Tomorrow’s weather forecast for your creaky joints? Cloudy with a chance of pain.
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There’s a long-held belief that worsening weather can increase aches in your joints. There’s just something about cold and damp days that make your muscles, ligaments and joints feel stiff and painful.
But is there really a cause-and-effect relationship between weather and joint pain or is it just an age-old medical myth? For an answer, let’s check with chiropractor Andrew Bang, DC.
Judging by what Dr. Bang hears, the answer seems to be YES. “I see it all the time in my office,” he says. “People come in on bad weather days and they’re like, ‘I’m feeling it today. I’m really feeling it today.’”
They’re not the only ones. A study looking at pain felt by 13,000 United Kingdom residents living with conditions such as arthritis found that aches increased on days with:
But as is often the case, nothing is 100% when it comes to research. Other studies show just a casual or mild relationship between changing weather and achy joints.
“So, is the belief about weather changes causing joint pain true?” asks Dr. Bang. “Well, it doesn’t happen to every person — but we know it happens to some. There’s something there. We just haven’t quite figured it out scientifically yet.”
Barometric pressure measures the weight of the air in the atmosphere pressing down against us. On average, the atmosphere exerts 14.7 pounds per square inch (psi) on the Earth’s surface.
But as the weather changes, that pressure/psi can bounce up and down.
Decreasing pressure — which typically ushers in worsening weather — means air presses a little less on our bodies. That lack of compression allows tissues within your body to swell slightly, which can irritate your joints.
The speed at which the pressure changes also makes a difference. A sudden drop in pressure as a storm blows into town creates more noticeable aches than a slow, gradual pressure decline.
“So, if you have arthritis, the space in your joint is already reduced,” notes Dr. Bang. “Add in an expansion of tissues because of the pressure change and you can see why people might hurt more.”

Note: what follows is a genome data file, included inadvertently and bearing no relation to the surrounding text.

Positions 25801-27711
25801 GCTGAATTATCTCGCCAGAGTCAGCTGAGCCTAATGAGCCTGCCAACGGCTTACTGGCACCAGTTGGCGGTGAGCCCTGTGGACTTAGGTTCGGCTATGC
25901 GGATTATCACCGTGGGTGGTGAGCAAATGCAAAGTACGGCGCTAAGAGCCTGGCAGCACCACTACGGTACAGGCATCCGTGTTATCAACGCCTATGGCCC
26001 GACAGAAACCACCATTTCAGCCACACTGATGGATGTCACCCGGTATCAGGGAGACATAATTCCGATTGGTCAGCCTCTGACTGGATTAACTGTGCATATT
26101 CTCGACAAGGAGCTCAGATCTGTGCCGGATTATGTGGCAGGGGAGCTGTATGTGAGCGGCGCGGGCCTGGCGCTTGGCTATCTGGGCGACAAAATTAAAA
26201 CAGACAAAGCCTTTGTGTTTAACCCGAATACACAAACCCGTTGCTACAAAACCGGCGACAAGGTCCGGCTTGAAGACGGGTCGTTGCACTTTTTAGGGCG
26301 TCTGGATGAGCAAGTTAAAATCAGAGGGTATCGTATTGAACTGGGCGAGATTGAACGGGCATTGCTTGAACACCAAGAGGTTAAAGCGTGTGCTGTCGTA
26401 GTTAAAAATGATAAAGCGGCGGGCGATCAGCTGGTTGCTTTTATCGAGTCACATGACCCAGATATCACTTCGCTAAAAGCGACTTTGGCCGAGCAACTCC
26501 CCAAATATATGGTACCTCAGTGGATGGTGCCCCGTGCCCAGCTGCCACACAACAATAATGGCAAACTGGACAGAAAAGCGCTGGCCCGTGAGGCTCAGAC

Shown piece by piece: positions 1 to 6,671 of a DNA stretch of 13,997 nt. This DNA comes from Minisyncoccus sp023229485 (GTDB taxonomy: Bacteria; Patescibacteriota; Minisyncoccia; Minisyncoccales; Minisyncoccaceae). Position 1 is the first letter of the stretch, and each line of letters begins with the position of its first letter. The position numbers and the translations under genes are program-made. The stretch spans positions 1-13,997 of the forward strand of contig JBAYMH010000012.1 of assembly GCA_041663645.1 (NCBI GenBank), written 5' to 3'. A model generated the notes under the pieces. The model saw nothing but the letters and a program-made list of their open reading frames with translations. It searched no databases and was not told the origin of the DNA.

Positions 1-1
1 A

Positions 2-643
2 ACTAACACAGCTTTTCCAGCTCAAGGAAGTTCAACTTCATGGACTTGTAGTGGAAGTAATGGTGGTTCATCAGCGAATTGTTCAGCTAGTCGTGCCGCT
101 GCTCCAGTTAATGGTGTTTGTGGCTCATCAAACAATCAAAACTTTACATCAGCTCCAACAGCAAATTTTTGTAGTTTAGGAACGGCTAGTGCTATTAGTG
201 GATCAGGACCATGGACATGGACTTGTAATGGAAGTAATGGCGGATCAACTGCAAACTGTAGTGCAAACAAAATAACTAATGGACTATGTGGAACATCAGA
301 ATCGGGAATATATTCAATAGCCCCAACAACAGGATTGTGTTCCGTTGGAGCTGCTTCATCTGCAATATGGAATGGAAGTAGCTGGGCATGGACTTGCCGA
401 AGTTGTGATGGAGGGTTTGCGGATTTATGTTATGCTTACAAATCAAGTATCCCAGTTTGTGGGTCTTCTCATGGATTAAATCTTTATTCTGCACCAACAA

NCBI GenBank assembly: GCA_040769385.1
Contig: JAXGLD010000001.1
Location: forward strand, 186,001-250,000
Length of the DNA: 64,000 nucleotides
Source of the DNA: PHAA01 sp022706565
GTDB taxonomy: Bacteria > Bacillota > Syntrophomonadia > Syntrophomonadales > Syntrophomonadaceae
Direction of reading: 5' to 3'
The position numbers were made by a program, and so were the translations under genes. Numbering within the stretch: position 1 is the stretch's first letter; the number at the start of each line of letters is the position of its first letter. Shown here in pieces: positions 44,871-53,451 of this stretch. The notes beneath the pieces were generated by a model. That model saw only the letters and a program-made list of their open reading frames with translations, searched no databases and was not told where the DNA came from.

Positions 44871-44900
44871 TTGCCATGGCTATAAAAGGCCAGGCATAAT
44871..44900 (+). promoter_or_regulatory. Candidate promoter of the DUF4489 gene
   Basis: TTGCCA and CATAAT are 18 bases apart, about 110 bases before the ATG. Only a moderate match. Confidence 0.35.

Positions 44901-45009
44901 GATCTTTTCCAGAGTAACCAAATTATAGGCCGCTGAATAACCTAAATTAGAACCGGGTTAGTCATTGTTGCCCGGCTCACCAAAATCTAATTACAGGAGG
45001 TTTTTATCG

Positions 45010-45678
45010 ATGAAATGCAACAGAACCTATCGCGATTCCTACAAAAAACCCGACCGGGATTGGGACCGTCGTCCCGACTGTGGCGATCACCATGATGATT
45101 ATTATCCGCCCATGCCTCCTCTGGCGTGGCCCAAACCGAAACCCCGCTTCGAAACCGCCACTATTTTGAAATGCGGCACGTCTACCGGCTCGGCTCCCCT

Lower barometric pressure also brings weather that tends to be cooler — and that’s not ideal for your joints. Cold can make muscles, ligaments and joints stiffer and more painful.
“There’s an oily fluid between your joints, and when it’s cold or the pressure changes, it can get sludgy,” explains Dr. Bang. “That prevents the oily fluid from lubricating the joint quite as well and can lead to pain when you move around.”
If damp, cold weather exacerbates chronic pain, you may wonder if you can avoid weather-related aches by moving to where the weather is milder, warmer or dryer. The answer? It’s not that simple.
Let’s look at the United States, where different regions have vastly different weather. One study found that people in mild, moderate San Diego reported more weather-related pain than residents of Boston and other towns known for getting a tad chilly.
“The sensitivity is to change, and the humidity and barometric pressure goes up and down in every zip code,” notes Dr. Bang. “There’s no avoiding it.”
Also, there’s some evidence that extreme heat may aggravate joints similar to extreme cold.
While you can’t avoid changing weather, you can take steps to prevent, ease or relieve weather-related joint pain. Dr. Bang recommends:
“When it comes to making an achy joint feel better, there are three main things you can do to make it feel better — heat it up, tighten it up or loosen it up,” states Dr. Bang. “That can go a long way to solving any problems.”